History, Medieval History

Celebrating “National Sibling Day” a Little Late

Yesterday was apparently “National Siblings Day”, and I missed it. To commemorate this rather insignificant day, I have chosen to write about a couple of my favorite siblings.

It begins with an empress, the daughter of an English king. Her name was Matilda, and her father Henry Beauclerc (Henry I) was both King of England and Duke of Normandy in the early 12th century. The path of her life was determined mostly by the early deaths of the powerful men around her.

As a child, she was married to Henry V, last of the Salian kings of the Germans. When Henry V died young, she was married to the Count of Anjou, Geoffrey the Handsome.

When her older brother and Henry’s only surviving male heir, William Adelin, died in an unfortunate shipwreck, Matilda should have inherited the rule of both England and Normandy. Instead, when her father died, Matilda’s cousin Stephen of Blois claimed the English throne. Matilda attempted to reclaim the throne three times, but each time Stephen managed to repel her.

The crown did not sit well on Stephen’s brow, and while he was busy trying to control Britain, Matilda’s husband Geoffrey conquered all of Normandy. This forced Stephen to surrended the title of Duke of Normandy to Geoffrey who than chose his eldest son, Henry Curtmantle, as his heir.

Stephen also had no heir, and Matilda managed to manipulate the situation so that Henry Curtmantle also received the kingship of England from Stephen. When Stephen died, Henry became King Henry II of England in addition to inheriting Normandy and Anjou from his father. He then married Eleanor of Aquitaine and quick succession became lord of more of France than the King of France controlled.

Of course, Henry was not Matilda and Geoffrey’s only son. Their middle son, named Geoffrey after his father, believed that Henry should have abdicated his rule of their paternal territory of Anjou when he became king of England. He believed this had been their father’s wishes. To drive home the point, Geoffrey actively supported Henry’s opponents in Britain and allied himself with the French king.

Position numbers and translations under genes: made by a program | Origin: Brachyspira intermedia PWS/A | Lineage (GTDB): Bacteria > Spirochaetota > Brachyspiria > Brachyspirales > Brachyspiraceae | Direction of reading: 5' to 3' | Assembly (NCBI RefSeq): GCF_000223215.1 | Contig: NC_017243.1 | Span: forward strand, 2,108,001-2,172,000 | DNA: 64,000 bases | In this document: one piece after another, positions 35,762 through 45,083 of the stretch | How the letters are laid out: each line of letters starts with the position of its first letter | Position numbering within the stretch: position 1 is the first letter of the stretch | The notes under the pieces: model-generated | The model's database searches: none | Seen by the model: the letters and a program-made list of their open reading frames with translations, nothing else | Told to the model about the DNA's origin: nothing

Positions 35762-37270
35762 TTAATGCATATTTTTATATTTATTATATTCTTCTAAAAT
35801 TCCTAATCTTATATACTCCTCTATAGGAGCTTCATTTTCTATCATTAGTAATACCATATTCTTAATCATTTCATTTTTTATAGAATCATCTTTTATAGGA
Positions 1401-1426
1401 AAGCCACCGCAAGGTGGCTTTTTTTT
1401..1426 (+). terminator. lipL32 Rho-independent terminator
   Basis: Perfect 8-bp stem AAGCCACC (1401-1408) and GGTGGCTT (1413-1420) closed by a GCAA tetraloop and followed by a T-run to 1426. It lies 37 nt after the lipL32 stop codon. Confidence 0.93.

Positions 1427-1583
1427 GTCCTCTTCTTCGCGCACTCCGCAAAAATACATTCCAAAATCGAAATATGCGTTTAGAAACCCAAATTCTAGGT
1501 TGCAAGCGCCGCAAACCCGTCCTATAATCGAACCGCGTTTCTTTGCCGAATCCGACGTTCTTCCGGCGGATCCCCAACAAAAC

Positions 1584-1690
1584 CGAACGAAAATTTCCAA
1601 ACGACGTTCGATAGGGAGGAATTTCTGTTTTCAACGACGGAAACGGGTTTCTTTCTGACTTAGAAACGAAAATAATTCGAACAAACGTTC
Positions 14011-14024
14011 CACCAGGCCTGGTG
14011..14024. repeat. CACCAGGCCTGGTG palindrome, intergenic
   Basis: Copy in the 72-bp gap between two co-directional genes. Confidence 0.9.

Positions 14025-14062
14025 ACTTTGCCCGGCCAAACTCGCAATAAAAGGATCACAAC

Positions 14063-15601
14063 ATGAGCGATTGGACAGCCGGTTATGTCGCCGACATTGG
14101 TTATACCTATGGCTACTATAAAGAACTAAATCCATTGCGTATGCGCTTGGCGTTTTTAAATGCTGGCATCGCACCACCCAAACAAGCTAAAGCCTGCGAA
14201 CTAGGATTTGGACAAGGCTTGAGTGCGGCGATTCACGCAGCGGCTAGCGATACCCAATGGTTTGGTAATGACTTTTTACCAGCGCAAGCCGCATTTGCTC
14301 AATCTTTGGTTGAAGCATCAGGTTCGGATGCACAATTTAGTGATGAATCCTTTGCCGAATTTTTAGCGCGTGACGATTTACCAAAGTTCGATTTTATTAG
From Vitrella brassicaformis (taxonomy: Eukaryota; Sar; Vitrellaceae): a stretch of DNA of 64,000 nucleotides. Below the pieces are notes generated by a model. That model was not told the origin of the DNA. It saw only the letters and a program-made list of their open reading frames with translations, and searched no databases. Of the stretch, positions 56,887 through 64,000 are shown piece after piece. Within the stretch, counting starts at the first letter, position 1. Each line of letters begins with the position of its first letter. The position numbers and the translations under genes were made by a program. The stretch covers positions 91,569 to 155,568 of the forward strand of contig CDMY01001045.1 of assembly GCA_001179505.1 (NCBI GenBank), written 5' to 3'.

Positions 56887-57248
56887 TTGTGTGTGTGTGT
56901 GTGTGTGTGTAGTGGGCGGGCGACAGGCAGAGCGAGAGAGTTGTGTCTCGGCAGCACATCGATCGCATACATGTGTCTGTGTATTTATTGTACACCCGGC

The French king, Louis VII, was none too pleased with Henry II. There could have been a lot of reasons for this, but chief among them was that Henry had married Louis’ ex-wife without his knowledge. In our world, that might not be a big deal, but when the marriage makes one of your vassals the master of 2/3 of your country, it is a big deal!

In order to answer Geoffrey’s attempts to wrest Anjou from his hands, Henry II crossed the English channel at the head of an army. Of course, Louis stayed out of this conflict between brothers, which raged on and off for a couple of years.

Then, in 1156, the Count of Nantes – the only French coastal town not controlled by Henry – died. The barons of Nantes asked Henry to name a new Count, and Henry selected his troublesome brother, Geoffrey. All at once, rivalries were forgotten. Geoffrey had really not been interested in Anjou at all. He just wanted to rule SOMETHING. Given the title of Count of Nantes, he became loyal to his brother until his sudden death two years later.

Not surprisingly, Henry then claimed Nantes and became its Count.

The lesson in all of this is simple. If your brother rules most of Britain and France, not even the King of France will be able to help you. Take what he gives you and be quiet, or he will just use you to claim more territory for himself.

I know this is a problem we face all the time today.

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